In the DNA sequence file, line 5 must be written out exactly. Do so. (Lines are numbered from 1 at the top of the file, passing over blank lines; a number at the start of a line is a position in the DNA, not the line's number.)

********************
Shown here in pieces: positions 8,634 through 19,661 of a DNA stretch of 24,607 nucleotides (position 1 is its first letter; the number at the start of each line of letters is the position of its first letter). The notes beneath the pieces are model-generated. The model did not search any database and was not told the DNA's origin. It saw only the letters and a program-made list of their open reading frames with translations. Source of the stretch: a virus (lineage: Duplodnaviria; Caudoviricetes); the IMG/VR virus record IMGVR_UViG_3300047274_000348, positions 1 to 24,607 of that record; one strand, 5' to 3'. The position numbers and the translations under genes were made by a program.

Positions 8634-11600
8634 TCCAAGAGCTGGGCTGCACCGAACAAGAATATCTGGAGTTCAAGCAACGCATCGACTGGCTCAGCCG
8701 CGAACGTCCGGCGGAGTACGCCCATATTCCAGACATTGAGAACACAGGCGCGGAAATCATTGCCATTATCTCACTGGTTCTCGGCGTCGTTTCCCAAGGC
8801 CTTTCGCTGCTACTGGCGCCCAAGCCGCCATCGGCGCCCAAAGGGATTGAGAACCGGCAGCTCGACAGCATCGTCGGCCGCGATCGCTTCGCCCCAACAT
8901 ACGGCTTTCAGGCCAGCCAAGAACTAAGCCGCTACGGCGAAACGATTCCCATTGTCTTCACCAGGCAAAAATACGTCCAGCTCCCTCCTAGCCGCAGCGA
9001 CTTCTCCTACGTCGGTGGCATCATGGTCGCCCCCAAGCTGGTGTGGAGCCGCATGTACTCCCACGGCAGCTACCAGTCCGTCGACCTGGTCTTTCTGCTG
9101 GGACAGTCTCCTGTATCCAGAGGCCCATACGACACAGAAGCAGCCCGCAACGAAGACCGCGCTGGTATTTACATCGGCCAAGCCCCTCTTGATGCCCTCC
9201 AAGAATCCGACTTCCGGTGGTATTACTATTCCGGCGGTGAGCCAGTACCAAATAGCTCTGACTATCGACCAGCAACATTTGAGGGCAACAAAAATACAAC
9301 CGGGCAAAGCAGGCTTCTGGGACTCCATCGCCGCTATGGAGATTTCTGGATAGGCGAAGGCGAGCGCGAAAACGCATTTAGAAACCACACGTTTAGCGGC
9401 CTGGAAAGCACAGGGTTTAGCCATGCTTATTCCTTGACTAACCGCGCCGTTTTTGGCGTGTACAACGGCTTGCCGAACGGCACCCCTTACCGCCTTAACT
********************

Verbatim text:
8801 CTTTCGCTGCTACTGGCGCCCAAGCCGCCATCGGCGCCCAAAGGGATTGAGAACCGGCAGCTCGACAGCATCGTCGGCCGCGATCGCTTCGCCCCAACAT